- High school never looked this bad before
- Non-Malays don’t exist in KL, according to this sleep-inducing film
PADA Suatu Cinta Dahulu is Metrowealth’s 77th film, which is a big deal for it, but for moviegoers, it means a chance to have slept in cinemas for 77 times. I yawned 20 times while watching this film. I’m not kidding you. After the film ended, I had to stare into space for a few minutes to clear my mind.
As I write this review, I still don’t see the need for Metrowealth to have made this film. What’s the purpose? It doesn’t have a social message. The only message I saw was that Chinese and Indians don’t exist in national public schools (sekolah menengah kebangsaan) in Kuala Lumpur, the capital of multiracial Malaysia.
Was this supposed to have been a date movie? If you date likes this film, dump him. If you like it, then you’ll probably like Hantu Kak Limah 2, which means there is no hope for you.
Intan Ladyana is 31 years old, but the film and her believe that they can dupe audiences into accepting her playing the part of a secondary (high) school student.
In fact, most of the actors in this high school romantic comedy are too old to play students. There’s no way audiences will believe their characters.
The jokes are sparse and silly, the acting in nondescript, the dialogue makes you drowsy and it’ll take a huge suspension of disbelief in viewers to accept that a rowdy high school student falls in love with a girl in only one week.
At the start of the film, Zainal (Pierre Andre) talks to a female psychiatrist and tells her of the embarrassment of toiling at home while his corporate wife takes it easy. He feels small because he drives a Kancil and she has a big car.
He said things were different in high school 17 years ago. Oh no, I thought, another tale of the slighted male ego.
Zainal (now played by Nizam Zaidi) is an undisciplined student. He and his friends intimidate other students and get into fights with them. When he thinks that Rudy (Zalif Sidek) is making moves on his girlfriend, Nora (Wawa Zainal), he pours red paint over him outside school.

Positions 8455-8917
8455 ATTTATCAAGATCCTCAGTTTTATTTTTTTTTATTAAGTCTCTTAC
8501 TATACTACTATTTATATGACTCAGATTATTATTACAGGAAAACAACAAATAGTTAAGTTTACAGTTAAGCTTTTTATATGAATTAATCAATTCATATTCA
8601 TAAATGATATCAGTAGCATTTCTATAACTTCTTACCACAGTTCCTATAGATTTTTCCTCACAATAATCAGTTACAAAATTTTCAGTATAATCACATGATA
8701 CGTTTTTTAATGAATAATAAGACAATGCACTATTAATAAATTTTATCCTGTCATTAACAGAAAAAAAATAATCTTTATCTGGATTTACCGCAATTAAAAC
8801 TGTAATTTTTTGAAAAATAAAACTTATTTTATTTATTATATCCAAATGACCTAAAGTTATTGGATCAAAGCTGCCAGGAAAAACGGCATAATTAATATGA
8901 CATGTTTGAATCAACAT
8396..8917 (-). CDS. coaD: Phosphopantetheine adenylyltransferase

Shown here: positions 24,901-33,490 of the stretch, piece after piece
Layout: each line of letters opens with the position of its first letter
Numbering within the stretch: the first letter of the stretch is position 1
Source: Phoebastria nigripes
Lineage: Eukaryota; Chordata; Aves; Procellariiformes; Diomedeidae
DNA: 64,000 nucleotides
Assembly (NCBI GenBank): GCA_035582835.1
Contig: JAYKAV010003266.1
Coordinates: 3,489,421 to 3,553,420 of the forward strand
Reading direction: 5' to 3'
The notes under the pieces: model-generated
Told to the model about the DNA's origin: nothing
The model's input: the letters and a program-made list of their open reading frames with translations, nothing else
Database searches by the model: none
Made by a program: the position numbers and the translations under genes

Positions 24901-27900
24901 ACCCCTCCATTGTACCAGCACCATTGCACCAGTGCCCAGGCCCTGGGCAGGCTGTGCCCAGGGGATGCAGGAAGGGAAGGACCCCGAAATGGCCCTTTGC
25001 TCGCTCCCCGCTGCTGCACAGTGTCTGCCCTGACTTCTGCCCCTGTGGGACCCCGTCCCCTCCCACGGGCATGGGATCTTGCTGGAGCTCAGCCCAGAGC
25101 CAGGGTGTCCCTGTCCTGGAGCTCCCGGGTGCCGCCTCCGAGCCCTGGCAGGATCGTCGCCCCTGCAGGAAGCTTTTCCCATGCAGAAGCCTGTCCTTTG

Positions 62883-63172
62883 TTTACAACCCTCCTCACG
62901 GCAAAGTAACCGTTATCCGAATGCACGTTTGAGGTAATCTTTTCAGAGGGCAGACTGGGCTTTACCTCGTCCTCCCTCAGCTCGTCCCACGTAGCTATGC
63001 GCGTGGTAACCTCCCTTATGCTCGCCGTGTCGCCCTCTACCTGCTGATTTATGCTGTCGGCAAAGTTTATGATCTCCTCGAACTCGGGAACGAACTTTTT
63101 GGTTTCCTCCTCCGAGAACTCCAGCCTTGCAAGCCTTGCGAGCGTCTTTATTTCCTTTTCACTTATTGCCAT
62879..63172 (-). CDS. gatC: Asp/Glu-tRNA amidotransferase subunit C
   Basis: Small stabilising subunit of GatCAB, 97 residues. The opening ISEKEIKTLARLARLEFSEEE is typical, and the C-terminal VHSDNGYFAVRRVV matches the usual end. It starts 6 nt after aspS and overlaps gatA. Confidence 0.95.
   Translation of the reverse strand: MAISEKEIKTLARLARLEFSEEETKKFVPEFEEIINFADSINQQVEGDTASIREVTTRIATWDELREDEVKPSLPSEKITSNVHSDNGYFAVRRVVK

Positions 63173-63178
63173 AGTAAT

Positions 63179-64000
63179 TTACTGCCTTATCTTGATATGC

He’s suspended from school for one week, which he accepts with delight, and he takes the opportunity to goof around with his friends and go fishing in a dirty lake. He then bumps into pretty Azura (Intan) at a cendol stall outside the old Federal Cinema in Chow Kit.
Sparks fly between the two of them and Zainal is smitten by her, who says that she, too, has been suspended from another school.
There’s no mention of his parents during this one week. How he deceives them into thinking that he goes to school is forgotten. He and Azura also show no interest in studying.
The film is absorbed in the high jinks of Zainal’s clique. The teasing, bullying and fights are supposed to represent typical high school behaviour, but they’re just boring in this film. No wonder the disciplinary teacher has his hands full whacking the students.
To get more laughs, the film gets the overweight Zalif to reveal his manboobs and fleshy tummy. Zalif dives into this task with zeal.
The film’s depiction of 1996 is non-existent, except for the old cinema and the appearance of a minibus. The clothes and hairstyles from that era are from 2013.
As I mentioned above, this film is practically devoid of non-Malays. The school in KL does not have a single non-Malay. The film’s sole minority is the Indian man selling cendol, and he’s portrayed as a buffoon.
1 out of 5
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